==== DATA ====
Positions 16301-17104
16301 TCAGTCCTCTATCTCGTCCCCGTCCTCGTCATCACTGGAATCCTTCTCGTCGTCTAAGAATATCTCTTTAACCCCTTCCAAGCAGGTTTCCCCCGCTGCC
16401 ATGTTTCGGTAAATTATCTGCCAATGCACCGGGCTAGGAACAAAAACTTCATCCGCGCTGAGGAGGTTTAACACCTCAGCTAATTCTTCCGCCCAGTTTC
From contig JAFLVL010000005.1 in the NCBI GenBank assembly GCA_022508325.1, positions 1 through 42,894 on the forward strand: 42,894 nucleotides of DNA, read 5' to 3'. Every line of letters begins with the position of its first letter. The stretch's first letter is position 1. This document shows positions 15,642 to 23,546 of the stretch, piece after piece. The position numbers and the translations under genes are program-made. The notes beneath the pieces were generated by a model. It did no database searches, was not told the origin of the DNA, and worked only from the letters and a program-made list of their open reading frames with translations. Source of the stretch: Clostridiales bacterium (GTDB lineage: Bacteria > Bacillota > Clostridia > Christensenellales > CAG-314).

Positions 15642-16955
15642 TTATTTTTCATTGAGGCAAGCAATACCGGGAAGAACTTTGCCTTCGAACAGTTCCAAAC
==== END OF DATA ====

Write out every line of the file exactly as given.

Positions 16301-17104
16301 TCAGTCCTCTATCTCGTCCCCGTCCTCGTCATCACTGGAATCCTTCTCGTCGTCTAAGAATATCTCTTTAACCCCTTCCAAGCAGGTTTCCCCCGCTGCC
16401 ATGTTTCGGTAAATTATCTGCCAATGCACCGGGCTAGGAACAAAAACTTCATCCGCGCTGAGGAGGTTTAACACCTCAGCTAATTCTTCCGCCCAGTTTC
From contig JAFLVL010000005.1 in the NCBI GenBank assembly GCA_022508325.1, positions 1 through 42,894 on the forward strand: 42,894 nucleotides of DNA, read 5' to 3'. Every line of letters begins with the position of its first letter. The stretch's first letter is position 1. This document shows positions 15,642 to 23,546 of the stretch, piece after piece. The position numbers and the translations under genes are program-made. The notes beneath the pieces were generated by a model. It did no database searches, was not told the origin of the DNA, and worked only from the letters and a program-made list of their open reading frames with translations. Source of the stretch: Clostridiales bacterium (GTDB lineage: Bacteria > Bacillota > Clostridia > Christensenellales > CAG-314).

Positions 15642-16955
15642 TTATTTTTCATTGAGGCAAGCAATACCGGGAAGAACTTTGCCTTCGAACAGTTCCAAAC